Basil is one of the most popular herbs in the garden for good reason! A member of the mint family, this versatile herb is an essential ingredient in Mediterranean and Asian cuisines, and loves being added to just about anything—from soups and salads to grilled meat and seafood dishes to sandwiches and spreads. Fresh basil leaves have an aromatic, slightly peppery flavor that complement a wide variety of dishes, from the savory to the sweet.


Benefits and nutritional information:

  • Basil has a number of healthful nutrients, but because it’s mostly used in small quantities it mostly just contributes flavors.
  • There are special varieties of basil with medicinal uses, mostly in Southeast Asia.


  • Basil may be started from seeds, planted 1/4” deep
  • To get a jump on the season, start the seeds indoors 6 weeks before the last spring frost.
  • The most common type planted is sweet basil although Thai basil (with a licorice flavor) and lemon basil are also popular. Purple basil is a visual novelty but isn’t as sweet as common basil.
  •  Basil is highly recommended as a companion plant for tomatoes, lettuce and peppers.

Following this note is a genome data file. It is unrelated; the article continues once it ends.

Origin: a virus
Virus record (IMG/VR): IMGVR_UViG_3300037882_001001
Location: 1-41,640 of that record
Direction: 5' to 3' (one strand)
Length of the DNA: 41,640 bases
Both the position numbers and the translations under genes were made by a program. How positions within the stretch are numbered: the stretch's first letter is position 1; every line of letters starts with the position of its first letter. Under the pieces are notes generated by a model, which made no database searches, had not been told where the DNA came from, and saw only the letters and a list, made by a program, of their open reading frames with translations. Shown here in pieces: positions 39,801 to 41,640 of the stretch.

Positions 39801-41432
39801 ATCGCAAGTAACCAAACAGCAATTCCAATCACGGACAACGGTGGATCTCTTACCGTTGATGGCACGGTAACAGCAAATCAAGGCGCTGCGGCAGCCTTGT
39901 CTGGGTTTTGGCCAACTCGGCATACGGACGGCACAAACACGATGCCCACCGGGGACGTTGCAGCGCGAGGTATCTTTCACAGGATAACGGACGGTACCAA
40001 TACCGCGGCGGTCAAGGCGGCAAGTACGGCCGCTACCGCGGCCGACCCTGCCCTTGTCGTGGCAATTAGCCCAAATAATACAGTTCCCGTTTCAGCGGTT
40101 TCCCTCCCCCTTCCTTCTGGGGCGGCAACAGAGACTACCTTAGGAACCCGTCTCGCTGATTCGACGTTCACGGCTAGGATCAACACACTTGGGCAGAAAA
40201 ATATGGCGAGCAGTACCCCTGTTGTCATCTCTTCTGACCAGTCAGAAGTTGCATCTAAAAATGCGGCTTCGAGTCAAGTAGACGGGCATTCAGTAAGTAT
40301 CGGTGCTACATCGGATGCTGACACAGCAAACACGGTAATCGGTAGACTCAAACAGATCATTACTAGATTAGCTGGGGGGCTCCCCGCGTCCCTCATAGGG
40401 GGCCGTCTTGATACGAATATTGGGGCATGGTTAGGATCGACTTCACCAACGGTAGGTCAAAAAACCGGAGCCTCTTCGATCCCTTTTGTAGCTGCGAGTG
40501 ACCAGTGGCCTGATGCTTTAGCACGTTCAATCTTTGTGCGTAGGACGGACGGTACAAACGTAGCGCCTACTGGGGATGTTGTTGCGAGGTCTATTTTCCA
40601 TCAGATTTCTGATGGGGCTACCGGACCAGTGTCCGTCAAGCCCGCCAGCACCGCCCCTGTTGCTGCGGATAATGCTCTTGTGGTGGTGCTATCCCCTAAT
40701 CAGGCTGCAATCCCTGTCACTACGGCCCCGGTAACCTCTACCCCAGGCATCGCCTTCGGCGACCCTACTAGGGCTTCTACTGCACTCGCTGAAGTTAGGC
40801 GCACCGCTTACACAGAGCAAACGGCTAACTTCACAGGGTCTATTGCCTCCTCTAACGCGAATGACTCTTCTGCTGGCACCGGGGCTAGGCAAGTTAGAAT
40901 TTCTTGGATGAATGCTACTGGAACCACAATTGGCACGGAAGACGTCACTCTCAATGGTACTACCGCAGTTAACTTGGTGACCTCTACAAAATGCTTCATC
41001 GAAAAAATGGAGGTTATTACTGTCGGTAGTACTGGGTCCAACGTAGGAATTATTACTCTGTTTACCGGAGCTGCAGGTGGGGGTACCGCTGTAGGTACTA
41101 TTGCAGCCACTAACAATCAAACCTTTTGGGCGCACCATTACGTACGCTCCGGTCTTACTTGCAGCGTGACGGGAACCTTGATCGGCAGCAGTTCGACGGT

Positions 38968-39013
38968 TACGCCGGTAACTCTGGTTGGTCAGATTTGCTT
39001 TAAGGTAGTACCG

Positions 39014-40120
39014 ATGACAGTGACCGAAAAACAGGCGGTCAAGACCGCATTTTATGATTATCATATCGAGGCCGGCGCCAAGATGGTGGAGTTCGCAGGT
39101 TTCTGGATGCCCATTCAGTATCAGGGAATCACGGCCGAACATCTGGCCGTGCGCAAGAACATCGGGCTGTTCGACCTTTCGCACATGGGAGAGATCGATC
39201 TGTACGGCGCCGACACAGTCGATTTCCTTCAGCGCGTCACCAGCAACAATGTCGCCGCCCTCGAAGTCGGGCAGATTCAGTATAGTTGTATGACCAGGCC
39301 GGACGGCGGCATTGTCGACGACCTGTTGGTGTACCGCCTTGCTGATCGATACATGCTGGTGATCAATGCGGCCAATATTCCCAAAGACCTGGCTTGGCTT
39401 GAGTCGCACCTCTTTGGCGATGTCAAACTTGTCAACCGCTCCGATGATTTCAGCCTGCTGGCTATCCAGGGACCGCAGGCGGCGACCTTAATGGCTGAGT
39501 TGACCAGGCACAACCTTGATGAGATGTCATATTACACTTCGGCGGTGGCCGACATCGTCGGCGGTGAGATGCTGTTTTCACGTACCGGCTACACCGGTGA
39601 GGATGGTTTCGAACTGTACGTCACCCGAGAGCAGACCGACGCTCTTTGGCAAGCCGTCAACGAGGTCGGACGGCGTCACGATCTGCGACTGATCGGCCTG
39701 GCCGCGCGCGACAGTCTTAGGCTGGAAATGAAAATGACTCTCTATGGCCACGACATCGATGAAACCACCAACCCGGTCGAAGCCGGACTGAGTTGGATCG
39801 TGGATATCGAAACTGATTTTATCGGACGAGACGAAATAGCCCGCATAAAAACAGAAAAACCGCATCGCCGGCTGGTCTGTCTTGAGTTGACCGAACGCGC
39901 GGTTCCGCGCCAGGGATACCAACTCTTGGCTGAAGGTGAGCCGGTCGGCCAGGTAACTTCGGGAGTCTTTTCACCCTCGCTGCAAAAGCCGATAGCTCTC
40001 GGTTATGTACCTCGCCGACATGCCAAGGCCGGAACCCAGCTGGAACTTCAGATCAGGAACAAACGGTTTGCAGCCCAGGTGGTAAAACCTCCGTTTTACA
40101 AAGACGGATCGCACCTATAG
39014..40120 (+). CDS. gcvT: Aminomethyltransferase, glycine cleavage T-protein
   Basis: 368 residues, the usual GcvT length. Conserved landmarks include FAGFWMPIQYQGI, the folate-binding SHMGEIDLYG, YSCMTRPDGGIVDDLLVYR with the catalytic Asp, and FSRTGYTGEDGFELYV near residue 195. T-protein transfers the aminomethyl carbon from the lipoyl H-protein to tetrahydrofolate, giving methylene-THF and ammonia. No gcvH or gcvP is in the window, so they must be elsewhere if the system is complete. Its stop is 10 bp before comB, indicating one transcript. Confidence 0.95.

When to plant:

  • Growing basil indoors can be done at any time as long as its requirements for temperature and 6 to 8 hours of light per day are met.
  • May is considered the best time to start growing basil outdoors.
  • To plant outside, wait until the soil has warmed to at least 50°F (10°C)—prefer-ably around 70oF (21°C) for best growth. Nighttime temperatures shouldn’t drop below 50°F (10°C).
  • Don’t rush to plant basil outdoors. Without heat, the plant won’t grow well.

Thinning, training

  • Smaller varieties of basil (ones that grow 12” to 24” in height) should be thinned to grow 10” to 12” apart. Larger varieties 16” to 24” apart.
  • After the seedlings have produced their first six leaves, prune branches backto their first set of leaves to encourage branching and, therefore, more leaf growth.
  • After about 6 weeks, pinch off the center shoot to prevent early flowering.
  • Even if not needed, leaves should be picked regularly to keep the plant going.The food banks will always welcome any that you donate.

Signs of over-watering, nutrient deficiency

• Basil is particular about soil, doing best in moist but well-drained soil.

Pests and pest controls


  • Start picking leaves as soon as the plant is 6” to 8” tall. Harvest early in the morning when leaves are more full of moisture.
  • Basil can be harvested as an entire plant, but most gardeners prefer it as apick-as-you-go herb.
  • Snipping a stem just above the point wheretwo large leaves meet is the best way to harvest basil to get continual growth.

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